I’m no theologian, but Ben over at F&T has written a theological blog post entitled “On the virgin birth: or, why it’s better to say the creed than to criticize it” that is worthy of critique. In this post, Ben defends a belief in the virgin birth for multiple reasons. First off, I should say that I don’t care about the virgin birth theologically or personally, and I agree with Pannenberg that it’s historically questionable and I think it’s certainly dispensable (a la Bonhoeffer in Letters and Papers).
Ben’s argument is that acts of revelation are singular and are “not part of the normal historical sequence”. Hence, although these events actually happened, they cannot be verified through the historical method. This position is as old as sin, and it smacks of the fideism that makes Barth’s entire Church Dogmatics (which I read for reasons I’m still trying to figure out) frustrating. Barth certainly bewildered his liberal theological professors with his dismissal of the historicism of classic liberal theology. Furthermore, from Ben’s perspective, these events are immune from criticism and must be accepted on the grounds that they are ‘divine’ and beyond reproach. I’ve always respected Pannenberg’s methodology because of his firm belief that theology has to be historical. Thankfully, Pannenberg is willing to reject certain theological doctrines if they do not stand up to the historical method, a method that Ben finds irrelevant.
Another problem I have with Ben’s post is the ethos of humility. Ben makes the typical orthodox theologian move by asking the question “[w]ho do I take myself for? Am I really so much smarter than St Matthew and St Luke?” From this perspective, faithful humility makes the theologian deeply gracious and respectful of the tradition. Presumably, anyone who questions the creed must be an arrogant, cynical maverick who believes they can flippantly dismiss creedal statements. Of course, Ben’s mature and respectful position only serves to alienate those believers who struggle with Christian doctrine. It should go without saying that one can legitimately question from a position of epistemological humility, and we all know many Christians who embrace the tradition in very arrogant and exclusionary ways. Side note, it never ceases to amaze me how orthodox theologians dismiss atheists and heretics as petulant children who are rebelling against the Big Other. This was evident in a post Ben wrote a year or two ago about how only orthodox Christians are patient and hold onto faith in God in the midst of suffering, whereas atheists lack the maturity of the wise believer and reject God. Atheists cannot endure suffering without rejecting faith, whereas believers possess the psychological and spiritual maturity to rise to the heavens as the atheists throw up their hands in impatient, childish despair. Although I identify as Christian, it’s obvious to me that this position is self-congratulatory bullshit.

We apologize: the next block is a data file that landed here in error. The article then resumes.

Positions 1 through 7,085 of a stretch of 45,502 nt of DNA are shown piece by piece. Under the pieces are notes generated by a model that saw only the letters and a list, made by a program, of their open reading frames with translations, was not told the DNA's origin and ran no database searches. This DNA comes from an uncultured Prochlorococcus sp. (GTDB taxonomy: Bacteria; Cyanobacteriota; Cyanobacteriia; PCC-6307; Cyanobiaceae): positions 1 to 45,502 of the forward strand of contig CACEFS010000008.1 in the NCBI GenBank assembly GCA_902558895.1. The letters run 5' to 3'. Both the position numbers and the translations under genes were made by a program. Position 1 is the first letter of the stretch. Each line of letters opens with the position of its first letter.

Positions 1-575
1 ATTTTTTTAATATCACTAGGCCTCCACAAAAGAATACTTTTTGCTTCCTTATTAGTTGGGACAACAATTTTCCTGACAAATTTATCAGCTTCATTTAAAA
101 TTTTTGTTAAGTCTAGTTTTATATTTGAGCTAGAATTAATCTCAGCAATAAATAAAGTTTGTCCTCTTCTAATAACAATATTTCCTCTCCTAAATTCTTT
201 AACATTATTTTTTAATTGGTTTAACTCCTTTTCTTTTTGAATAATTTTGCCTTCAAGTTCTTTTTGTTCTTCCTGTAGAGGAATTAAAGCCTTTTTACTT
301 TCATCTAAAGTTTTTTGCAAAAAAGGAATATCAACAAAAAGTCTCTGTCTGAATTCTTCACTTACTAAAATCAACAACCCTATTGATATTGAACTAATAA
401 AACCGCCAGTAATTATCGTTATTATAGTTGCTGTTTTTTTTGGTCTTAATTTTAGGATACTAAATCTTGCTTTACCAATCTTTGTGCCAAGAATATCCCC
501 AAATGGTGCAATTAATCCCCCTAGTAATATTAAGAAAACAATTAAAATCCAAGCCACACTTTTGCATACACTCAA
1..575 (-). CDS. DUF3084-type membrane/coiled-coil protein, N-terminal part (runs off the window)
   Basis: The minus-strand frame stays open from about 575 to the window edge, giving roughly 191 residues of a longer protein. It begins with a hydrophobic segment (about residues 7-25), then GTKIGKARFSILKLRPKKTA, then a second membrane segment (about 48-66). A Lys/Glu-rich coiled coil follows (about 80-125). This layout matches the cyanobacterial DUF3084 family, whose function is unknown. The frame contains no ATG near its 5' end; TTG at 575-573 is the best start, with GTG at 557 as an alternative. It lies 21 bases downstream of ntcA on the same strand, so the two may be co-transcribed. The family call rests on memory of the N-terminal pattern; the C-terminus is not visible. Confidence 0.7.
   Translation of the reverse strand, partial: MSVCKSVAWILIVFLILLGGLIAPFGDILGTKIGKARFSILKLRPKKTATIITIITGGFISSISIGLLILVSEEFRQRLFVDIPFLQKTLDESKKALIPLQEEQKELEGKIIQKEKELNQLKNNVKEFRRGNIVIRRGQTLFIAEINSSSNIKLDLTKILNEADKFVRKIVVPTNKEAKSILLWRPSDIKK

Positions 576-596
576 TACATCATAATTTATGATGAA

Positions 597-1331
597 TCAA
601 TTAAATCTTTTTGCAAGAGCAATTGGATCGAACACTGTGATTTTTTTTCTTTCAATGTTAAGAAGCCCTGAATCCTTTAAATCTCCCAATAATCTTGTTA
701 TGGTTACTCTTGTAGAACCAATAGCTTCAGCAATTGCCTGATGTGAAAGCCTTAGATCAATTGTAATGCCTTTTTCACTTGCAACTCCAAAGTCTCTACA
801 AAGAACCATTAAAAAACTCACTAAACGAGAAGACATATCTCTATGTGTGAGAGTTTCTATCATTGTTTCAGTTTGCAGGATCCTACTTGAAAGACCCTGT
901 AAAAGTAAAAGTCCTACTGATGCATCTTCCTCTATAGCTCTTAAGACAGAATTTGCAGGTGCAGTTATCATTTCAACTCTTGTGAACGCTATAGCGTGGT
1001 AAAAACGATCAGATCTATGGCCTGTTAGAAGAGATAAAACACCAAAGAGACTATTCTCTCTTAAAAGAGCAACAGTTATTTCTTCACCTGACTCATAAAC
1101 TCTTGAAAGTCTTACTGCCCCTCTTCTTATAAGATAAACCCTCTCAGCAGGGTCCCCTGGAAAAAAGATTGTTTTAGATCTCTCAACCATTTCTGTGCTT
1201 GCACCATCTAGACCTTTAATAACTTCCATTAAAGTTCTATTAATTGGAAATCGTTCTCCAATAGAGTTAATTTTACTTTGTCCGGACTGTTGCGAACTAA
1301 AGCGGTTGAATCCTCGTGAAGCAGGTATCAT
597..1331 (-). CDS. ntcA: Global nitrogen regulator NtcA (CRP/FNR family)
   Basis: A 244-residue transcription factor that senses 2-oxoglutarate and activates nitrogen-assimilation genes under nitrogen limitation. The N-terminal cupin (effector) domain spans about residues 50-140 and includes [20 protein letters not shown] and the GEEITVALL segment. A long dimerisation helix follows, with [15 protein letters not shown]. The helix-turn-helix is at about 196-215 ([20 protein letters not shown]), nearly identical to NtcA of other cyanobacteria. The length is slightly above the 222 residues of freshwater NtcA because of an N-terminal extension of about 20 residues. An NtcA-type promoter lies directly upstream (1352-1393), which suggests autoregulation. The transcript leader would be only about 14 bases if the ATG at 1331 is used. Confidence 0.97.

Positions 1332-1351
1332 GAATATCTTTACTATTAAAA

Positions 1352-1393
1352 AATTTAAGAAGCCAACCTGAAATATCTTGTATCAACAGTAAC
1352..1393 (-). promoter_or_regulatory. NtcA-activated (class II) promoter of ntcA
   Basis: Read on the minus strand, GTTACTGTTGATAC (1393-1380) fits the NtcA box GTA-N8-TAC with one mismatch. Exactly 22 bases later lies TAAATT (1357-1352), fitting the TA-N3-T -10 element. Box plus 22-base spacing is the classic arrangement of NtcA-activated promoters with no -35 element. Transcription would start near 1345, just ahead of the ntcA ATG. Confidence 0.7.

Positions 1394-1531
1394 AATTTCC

Next, Ben writes, “[i]t’s a good thing to have a certain framework, a story that tells you what kind of place the world really is, so that there are some basic questions that are already settled, that you don’t have to go on wringing your hands and wondering about.” This statement strikes me as wrong on multiple levels. Doesn’t this reduce faith to be simply therapeutic for folks who are trying to make sense of this world? Or, to put in Freudian terms, this type of faith is merely an illusion or wish fulfillment. It provides the individual a way to escape the existential anxiety of life by offering a coherent narrative that diminishes the stress of having to make decisions and take responsibility for his/her desires.
Finally Ben writes, “[i]f you ask me, a faith like that is as good as Christmas: as reliable as the calendar, but full of surprises too.” This is a typical sentimental, romantic theological statement we often get from orthodox theologians. The only real adventure is orthodoxy; the only real revolutionary is the conservative; and the only truly radical ideology is…Christianity? That almost makes sense. These types of paradoxical statements sound cute and certainly make the believer feel good about himself, as if surprises are only afforded to the good Christian who accepts everything without struggle. But how can Ben reconcile his previous statement that faith is good because it prevents folks from “wondering about” and that this faith is also “full of surprises too”? Wasn’t the whole point of the previous statement that faith is good because it helps to mitigate anxiety about the unknown by providing a grounding, indubitable framework? Obviously, orthodox Christians can be surprised and struggle with doubts, but it seems wrong to assume that a faith that is better “to believe than to criticize” is somehow full of surprises, considering that everything is already decided for the believer in advance.